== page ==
1. To see the complete Visiting Scholars in Digital Media interview series, you can access the playlist on YouTube here. They can also be accessed on the Internet Archive site by searching the phrase “Visiting Scholars in DMAC.”
2. For a more complete explanation of the resources and support provided by the program, refer to the Visiting Scholars in Digital Media and Composition Call for Applications (PDF).
Aslinger, Ben and Nina Huntemann. “Digital Media Studies Futures.” Media Culture Society 35.1 (2013): 9-12. Print.
Beck, Estee. “Reflecting upon the Past, Sitting with the Present, and Charting our Future: Gail Hawisher and Cynthia, Selfe Discussing the Community of Computers & Composition” Computers & Composition 30.4 (2013): 349–357. Print.
Lauer, Claire. “What’s in a Name?: The Anatomy of defining new/multi/modal/digital/media texts.” Kairos 17.1 (2012). Web. http://kairos.technorhetoric.net/17.1/inventio/lauer/index.html
Purdy, James P., & Walker, Joyce R. “Scholarship on the Move: A Rhetorical Analysis of Scholarly Activity in Digital Spaces.” The New Work of Composing. Eds. Debra Journet, Cheryl E. Ball, & Ryan Trauman. Logan: Computers and Composition Digital Press/Utah State University Press, 2012. Web. http://ccdigitalpress.org/nwc/chapters/purdy-walker/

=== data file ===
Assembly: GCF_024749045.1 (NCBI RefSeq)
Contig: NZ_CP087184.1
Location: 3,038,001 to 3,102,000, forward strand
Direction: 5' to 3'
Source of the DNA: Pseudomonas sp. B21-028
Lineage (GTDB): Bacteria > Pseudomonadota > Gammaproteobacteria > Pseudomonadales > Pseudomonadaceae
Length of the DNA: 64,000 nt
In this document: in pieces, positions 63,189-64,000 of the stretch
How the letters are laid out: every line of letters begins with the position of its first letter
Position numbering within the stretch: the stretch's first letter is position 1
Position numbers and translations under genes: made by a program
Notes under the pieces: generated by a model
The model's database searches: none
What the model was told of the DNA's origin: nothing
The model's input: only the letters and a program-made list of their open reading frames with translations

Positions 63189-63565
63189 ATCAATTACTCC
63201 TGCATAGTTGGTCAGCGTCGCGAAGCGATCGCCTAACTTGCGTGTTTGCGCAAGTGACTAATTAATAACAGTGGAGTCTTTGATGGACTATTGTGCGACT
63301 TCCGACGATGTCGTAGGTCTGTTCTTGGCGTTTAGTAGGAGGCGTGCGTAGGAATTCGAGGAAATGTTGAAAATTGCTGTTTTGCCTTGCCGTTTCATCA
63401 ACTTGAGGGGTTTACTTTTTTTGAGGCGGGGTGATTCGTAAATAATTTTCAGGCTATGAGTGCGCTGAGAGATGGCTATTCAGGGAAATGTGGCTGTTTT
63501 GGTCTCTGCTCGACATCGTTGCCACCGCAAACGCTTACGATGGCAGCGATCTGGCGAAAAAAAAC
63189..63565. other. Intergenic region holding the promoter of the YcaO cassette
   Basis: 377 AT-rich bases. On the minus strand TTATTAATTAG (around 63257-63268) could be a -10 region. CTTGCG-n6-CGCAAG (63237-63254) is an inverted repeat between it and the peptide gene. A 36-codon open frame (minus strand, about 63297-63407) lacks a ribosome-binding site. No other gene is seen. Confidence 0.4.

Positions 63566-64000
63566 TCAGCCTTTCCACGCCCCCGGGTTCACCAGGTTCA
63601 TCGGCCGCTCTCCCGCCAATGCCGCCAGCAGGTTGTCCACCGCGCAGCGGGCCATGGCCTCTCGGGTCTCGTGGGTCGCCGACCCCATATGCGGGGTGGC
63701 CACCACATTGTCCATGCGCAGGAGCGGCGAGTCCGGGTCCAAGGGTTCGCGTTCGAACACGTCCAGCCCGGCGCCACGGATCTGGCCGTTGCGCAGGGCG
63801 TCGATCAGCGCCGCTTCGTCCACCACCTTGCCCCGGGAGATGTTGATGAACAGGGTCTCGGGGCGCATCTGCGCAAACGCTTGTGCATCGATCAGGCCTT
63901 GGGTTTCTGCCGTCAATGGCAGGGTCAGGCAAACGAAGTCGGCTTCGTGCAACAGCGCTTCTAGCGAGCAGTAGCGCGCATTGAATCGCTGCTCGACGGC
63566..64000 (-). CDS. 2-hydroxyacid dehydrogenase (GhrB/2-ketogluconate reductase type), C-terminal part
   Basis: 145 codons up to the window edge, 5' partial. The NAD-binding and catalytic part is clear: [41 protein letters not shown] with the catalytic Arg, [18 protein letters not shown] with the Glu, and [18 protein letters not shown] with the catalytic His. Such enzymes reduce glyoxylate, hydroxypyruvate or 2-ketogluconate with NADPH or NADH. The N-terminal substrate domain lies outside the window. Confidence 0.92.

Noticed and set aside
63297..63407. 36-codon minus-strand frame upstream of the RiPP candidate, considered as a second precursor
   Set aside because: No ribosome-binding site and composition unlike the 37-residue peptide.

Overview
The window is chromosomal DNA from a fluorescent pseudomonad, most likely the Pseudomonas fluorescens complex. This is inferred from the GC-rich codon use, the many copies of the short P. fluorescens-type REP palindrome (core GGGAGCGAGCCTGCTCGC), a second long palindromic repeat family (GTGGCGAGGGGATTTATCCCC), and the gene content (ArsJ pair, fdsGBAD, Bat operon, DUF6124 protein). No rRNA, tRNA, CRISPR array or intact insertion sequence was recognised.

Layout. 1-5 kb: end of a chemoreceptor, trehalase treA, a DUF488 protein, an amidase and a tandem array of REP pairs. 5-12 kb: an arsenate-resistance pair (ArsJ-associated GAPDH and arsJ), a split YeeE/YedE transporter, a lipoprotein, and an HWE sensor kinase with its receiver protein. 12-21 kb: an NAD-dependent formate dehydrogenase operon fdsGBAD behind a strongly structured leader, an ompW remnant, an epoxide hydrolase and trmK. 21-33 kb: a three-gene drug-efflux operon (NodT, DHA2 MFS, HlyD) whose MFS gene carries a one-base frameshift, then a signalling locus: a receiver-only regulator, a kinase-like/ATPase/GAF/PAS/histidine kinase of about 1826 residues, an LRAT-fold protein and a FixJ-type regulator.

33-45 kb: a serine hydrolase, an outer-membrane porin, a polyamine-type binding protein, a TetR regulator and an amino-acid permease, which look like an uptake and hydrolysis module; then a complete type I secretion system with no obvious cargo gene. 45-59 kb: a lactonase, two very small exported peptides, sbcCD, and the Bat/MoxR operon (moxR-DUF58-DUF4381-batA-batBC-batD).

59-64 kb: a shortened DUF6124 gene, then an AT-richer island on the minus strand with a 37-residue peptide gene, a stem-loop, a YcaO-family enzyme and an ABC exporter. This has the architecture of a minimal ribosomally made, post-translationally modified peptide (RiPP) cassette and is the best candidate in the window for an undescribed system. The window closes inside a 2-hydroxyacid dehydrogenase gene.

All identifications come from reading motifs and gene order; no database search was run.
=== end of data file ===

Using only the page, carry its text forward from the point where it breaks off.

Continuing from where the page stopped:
Ben McCorkle is an associate professor of English at Ohio State University at Marion, where he teaches courses on composition, the history and theory of rhetoric, literary publishing, and digital media production. He is the author of the book Rhetorical Delivery as Technological Discourse: A Cross-Historical Study, published by Southern Illinois University Press. He also has published essays in various journals and edited collections, including Computers and Composition Online, Rhetoric Society Quarterly, and Composition Studies.